So, for the tank and other heavy items like gravel, buy it locally or the shipping will kill your credit card. If you have a local fish store (abbreviated in online forums as LFS), choose them over the chains (you know, PetSmart, PetCo, etc.). They usually are actually into keeping fish themselves and not only can help you with decisions you want to make, but they have healthier fish. The inhabitants of my tank that were purchased at World of Fish are all still alive, a claim which cannot be made for the decendants of Petco and PetSmart.
That essentially means that your first stop will be to find your LFS and take a look around. Leave your wallet at home and just go to look. For those of you who are single and broke, this can also be a free date that beats the $10 some large city aquariums charge to look at fish for a couple of hours. See what fish you enjoy and make sure you check out the price tags on them as well. That large lionfish is certainly interesting to look at, but is both poisonous and will run you $80, plus requiring a saltwater setup. The platies and guppies sitting across the room from them are only $2 and not only live in freshwater, but breed like the survival of their species depends on them alone.
Now, normally I'm a cheapskate just like lots of you. I look for the deal, the cheap way to get started and the fastest way to get started. I say that because, well, that's what I did and I regret it. Below is what I'm recommending for someone who is looking to get started with a semi-serious aquarium. The whole setup comes in cheaper than an iPod and will last longer than the battery does on the little white brick. However, this list is driven by ease of use, enjoyment and health of the fish and compromises on price in some areas over that cute little 10 gallon tank that has Sponge Bob on it.
If you're willing to deal locally and look around, you can get a similar setup for under $100.
The Shopping List
Where it matters, I've included specific name brands and models to make the shopping easier.
- The Tank - 55 gallon plain glass tank, not in a kit. If it doesn't come with a hood and light, you'll need those as part of this bit too. I'll explain why I chose this size after I'm done with the list.
- The Filtration - Penguin 350B Power Filter. This is $35 online (there are some cheaper places, but I've had luck with these guys). This filter is easy to maintain, hangs on the back of the tank and has a BIO-wheel, which gives you compact bacteria-growing power.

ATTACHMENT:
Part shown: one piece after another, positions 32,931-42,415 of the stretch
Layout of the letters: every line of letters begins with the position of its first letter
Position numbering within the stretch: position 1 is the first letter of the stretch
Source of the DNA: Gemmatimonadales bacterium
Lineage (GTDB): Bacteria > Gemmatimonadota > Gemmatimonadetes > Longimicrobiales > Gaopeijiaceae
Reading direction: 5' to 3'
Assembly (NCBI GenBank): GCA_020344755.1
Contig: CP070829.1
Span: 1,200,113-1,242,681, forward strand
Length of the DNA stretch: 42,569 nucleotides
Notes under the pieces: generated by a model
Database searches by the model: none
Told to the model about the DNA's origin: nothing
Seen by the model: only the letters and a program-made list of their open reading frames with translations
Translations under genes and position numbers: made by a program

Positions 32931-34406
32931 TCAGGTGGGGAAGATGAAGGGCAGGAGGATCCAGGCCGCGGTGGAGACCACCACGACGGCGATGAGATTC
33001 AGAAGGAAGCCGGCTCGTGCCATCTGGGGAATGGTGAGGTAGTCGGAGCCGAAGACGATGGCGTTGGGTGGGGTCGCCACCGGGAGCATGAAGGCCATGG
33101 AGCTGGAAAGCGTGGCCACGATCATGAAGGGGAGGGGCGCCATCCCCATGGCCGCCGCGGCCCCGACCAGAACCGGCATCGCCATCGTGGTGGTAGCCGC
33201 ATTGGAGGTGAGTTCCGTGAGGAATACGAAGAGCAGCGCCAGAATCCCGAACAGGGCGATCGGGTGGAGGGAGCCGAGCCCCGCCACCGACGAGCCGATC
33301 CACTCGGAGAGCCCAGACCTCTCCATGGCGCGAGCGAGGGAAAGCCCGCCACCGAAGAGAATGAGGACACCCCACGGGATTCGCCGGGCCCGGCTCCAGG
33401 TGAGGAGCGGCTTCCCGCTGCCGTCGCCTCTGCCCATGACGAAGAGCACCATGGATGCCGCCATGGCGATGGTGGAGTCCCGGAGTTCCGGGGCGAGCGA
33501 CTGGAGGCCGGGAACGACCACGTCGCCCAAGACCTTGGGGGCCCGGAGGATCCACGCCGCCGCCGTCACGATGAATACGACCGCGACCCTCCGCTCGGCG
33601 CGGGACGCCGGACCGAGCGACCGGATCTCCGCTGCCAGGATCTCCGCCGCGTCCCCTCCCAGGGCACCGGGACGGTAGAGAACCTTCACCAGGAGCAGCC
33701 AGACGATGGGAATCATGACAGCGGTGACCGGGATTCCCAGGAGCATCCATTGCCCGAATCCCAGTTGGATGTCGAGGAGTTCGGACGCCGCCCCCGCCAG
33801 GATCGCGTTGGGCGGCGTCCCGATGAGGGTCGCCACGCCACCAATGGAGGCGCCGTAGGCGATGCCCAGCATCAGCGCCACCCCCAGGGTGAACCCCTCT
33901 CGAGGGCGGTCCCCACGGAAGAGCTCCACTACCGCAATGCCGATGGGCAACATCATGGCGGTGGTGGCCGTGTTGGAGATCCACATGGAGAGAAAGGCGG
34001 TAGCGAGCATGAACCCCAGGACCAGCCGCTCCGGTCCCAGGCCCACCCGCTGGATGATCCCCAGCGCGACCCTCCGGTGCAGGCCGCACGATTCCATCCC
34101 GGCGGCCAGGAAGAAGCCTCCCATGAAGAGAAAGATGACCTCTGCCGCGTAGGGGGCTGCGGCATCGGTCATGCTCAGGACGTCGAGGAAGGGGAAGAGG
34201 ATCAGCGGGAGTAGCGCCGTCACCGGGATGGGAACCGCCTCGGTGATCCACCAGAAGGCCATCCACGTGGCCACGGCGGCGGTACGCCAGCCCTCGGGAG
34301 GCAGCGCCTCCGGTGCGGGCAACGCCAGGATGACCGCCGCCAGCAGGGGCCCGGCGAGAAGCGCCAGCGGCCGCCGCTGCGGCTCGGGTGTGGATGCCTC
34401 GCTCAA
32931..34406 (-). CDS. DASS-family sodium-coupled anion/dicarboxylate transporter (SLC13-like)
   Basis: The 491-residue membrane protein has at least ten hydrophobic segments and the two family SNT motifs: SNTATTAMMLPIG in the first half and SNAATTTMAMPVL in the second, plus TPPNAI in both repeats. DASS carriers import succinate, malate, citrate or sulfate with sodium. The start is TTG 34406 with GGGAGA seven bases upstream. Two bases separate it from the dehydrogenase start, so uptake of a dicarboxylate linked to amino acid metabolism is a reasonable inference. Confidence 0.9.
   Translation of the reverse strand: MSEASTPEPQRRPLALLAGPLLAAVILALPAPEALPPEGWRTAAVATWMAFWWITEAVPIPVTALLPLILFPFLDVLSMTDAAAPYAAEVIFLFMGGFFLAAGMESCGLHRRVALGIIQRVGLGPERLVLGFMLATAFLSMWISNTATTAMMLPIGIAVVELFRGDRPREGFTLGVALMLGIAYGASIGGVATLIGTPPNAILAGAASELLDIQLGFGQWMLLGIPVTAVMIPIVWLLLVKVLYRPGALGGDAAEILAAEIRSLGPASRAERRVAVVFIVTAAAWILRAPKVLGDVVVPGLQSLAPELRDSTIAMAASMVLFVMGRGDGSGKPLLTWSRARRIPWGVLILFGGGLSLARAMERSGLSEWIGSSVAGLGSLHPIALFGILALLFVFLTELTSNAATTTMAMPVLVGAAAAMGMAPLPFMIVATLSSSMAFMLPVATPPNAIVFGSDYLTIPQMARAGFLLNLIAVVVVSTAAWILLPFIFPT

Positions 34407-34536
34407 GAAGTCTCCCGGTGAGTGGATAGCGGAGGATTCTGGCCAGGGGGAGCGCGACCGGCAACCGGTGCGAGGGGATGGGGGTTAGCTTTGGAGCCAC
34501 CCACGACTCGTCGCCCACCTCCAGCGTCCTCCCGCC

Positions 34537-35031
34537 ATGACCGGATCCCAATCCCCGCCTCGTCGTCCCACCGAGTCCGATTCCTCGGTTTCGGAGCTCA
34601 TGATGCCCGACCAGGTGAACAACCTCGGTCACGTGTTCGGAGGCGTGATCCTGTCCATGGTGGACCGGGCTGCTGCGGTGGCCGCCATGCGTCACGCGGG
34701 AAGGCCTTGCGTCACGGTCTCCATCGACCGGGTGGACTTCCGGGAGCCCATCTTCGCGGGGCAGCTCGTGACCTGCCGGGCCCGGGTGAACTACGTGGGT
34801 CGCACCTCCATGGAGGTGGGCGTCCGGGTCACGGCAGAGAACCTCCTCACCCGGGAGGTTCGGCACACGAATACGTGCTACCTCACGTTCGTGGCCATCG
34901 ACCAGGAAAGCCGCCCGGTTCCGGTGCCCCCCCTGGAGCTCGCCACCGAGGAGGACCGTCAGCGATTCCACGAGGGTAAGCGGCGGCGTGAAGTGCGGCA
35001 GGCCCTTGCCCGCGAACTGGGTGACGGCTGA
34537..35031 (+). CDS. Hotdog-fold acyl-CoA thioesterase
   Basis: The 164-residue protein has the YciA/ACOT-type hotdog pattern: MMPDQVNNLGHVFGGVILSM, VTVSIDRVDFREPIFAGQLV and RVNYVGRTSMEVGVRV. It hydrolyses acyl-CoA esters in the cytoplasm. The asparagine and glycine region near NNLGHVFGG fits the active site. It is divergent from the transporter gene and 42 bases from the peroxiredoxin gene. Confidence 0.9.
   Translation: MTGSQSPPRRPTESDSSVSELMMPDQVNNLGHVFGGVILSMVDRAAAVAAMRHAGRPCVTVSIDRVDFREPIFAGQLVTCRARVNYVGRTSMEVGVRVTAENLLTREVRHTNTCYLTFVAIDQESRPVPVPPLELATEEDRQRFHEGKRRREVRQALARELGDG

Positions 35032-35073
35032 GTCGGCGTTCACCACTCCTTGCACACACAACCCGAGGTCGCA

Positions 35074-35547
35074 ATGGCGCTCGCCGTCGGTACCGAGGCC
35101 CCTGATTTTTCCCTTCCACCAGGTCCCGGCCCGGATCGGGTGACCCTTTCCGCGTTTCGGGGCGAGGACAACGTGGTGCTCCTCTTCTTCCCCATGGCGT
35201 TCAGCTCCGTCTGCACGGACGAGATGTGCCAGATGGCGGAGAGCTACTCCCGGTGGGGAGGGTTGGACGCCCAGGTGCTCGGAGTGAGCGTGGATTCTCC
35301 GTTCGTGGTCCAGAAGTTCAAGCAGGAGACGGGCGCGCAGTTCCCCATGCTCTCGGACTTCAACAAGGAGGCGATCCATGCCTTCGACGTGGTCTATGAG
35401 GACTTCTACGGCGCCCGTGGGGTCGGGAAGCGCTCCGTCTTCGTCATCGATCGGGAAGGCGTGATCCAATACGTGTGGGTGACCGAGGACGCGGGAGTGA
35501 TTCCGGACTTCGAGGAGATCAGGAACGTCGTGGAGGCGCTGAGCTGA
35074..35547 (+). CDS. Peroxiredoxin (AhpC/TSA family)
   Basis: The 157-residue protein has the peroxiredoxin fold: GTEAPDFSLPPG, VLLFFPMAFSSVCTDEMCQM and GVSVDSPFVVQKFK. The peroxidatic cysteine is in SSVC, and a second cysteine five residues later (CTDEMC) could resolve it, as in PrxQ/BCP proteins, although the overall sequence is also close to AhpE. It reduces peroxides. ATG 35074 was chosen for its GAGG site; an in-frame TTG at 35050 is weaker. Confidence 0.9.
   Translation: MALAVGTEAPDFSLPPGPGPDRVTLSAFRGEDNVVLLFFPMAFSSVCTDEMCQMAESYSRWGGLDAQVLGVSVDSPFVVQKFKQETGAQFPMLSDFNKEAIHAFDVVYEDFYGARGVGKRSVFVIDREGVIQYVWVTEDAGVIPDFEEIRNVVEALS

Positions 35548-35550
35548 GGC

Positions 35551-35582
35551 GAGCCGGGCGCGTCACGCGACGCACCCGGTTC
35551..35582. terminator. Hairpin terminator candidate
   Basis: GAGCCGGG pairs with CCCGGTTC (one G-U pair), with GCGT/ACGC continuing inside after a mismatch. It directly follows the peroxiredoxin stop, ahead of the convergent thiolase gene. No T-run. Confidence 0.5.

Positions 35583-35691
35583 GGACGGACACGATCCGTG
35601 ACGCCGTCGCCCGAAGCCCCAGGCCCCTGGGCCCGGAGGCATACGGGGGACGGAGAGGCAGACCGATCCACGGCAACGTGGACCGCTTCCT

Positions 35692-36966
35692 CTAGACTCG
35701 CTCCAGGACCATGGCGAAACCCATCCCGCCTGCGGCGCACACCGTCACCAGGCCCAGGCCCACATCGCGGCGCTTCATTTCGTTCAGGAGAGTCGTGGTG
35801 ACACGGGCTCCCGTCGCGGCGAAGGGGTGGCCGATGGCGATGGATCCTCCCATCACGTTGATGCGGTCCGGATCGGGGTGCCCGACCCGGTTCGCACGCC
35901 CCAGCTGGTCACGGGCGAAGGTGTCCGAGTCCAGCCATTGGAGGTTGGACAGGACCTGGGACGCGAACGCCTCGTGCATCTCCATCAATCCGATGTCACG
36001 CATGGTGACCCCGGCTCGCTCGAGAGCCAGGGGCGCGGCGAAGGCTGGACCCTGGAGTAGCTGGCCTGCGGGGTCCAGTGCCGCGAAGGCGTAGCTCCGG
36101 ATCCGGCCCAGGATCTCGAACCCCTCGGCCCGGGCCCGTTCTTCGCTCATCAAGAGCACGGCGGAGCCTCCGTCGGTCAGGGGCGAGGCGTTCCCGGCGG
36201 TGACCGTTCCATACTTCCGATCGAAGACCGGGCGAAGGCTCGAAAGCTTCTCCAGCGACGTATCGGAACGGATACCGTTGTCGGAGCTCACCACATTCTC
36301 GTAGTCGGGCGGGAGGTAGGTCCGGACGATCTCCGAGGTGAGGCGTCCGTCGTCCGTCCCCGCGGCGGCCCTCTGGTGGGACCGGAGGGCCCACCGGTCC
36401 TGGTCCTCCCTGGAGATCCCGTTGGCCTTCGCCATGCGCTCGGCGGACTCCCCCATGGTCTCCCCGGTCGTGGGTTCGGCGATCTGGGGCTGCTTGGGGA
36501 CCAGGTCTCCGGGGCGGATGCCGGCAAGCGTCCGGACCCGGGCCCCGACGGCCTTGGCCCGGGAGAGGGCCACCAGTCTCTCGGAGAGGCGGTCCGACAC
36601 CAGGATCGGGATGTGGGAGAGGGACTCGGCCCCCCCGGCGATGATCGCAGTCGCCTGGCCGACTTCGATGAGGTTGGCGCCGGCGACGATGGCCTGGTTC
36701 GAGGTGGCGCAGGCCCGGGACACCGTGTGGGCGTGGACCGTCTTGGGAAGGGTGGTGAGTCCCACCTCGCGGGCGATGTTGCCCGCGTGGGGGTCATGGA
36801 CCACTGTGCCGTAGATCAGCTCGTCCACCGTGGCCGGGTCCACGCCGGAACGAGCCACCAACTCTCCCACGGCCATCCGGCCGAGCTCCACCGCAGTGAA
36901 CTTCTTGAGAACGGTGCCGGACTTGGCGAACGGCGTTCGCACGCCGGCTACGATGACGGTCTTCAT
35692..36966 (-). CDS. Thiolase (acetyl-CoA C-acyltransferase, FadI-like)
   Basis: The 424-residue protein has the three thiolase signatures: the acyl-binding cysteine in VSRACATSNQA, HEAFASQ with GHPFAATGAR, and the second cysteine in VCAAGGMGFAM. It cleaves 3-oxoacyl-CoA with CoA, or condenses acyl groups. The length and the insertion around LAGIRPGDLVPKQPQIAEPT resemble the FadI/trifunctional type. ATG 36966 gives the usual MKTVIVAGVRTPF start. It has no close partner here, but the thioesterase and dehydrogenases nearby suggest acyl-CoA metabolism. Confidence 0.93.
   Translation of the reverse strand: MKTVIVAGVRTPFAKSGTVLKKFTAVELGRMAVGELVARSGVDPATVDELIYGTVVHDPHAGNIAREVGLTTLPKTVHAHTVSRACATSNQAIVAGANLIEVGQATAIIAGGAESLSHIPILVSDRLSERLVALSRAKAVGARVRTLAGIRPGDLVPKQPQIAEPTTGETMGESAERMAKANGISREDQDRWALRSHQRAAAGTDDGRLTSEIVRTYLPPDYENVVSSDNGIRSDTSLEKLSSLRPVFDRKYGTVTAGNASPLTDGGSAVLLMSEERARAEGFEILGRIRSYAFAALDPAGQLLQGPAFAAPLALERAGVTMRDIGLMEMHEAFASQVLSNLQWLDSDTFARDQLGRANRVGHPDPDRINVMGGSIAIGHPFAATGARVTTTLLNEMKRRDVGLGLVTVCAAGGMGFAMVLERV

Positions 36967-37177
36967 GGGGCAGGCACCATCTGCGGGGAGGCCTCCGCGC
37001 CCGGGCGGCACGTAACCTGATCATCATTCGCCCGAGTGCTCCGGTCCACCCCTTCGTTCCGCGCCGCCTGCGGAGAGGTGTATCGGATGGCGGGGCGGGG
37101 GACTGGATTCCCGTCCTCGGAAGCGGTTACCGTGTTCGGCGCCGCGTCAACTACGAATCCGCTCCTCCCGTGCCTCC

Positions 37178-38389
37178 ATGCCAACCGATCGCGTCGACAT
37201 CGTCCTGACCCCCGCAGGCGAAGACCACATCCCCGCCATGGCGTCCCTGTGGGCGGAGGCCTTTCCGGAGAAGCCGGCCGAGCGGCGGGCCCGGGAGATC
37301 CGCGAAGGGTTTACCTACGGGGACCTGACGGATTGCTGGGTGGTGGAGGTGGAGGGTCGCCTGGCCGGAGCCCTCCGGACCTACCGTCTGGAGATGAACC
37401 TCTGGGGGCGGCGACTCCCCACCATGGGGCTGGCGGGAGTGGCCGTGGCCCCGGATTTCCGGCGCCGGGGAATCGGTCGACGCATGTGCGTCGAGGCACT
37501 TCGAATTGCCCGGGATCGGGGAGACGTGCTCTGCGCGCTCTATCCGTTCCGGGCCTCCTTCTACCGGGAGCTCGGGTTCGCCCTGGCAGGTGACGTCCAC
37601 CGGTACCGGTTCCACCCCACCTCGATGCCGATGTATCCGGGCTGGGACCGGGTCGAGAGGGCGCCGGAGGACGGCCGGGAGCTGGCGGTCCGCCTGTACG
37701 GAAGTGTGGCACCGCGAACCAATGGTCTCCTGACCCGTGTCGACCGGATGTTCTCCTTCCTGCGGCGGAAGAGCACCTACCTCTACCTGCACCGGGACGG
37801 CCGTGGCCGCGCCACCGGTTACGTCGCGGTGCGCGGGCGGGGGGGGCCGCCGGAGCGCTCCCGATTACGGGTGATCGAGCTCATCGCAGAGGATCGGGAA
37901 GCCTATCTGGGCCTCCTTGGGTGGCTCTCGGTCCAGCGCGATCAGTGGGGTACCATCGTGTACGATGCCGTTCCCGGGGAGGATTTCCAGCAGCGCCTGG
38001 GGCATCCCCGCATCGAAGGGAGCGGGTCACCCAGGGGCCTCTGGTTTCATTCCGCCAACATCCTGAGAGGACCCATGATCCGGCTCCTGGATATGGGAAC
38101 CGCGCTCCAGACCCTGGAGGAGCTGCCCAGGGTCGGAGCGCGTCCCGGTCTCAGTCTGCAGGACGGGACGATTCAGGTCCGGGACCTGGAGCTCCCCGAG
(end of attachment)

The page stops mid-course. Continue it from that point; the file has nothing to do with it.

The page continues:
- The Heater - brand isn't as important here as that it's stainless steel (or anything else not glass) and 300W power. Should run about $20 online, more in the stores. When you do water changes, if you don't remember to shut the heater off, it can crack the glass.
- Gravel - the fish geeks call this "substrate". Try to resist the urge to get the neon green stuff and get a fairly neutral color. This is one of those things that isn't easily changed down the road and your choice here will live with you for a long time. Get enough to put about 2 inches in the bottom. How much that is will vary by the size of the bits of gravel themselves.
- Stand - wherever you're going to put this tank needs to be able to support a LOT of weight. The water alone is going to weigh nearly 450 pounds. This means that the TV trays you got for Christmas aren't up to the task of holding this bad boy up. And, given the consequences of failure (55 gallons of water on your carpet), think carefully before using existing furniture. If you're buying a dedicated stand, get one specifically rated to hold a 55 gallon tank. These range in price like other furniture but there are usually some options in the $50-100 range.
- Air pump and airstone - Get a battery operated air pump (I learned that lesson when my power went out for 4 days), some tubing and at least one air stone. These are fairly cheap.
- Thermometer - get one that is a regular thermometer (red alcohol in a tube) that floats or sticks to the inside of the tank. Do NOT get the cool-looking color-changing sticker that goes on the outside. They are hard to read and eventually quit working altogether. Yet, nearly every tank I've seen has one of these, dead and stuck to the side, it's black background and white blank stare mocking the owner.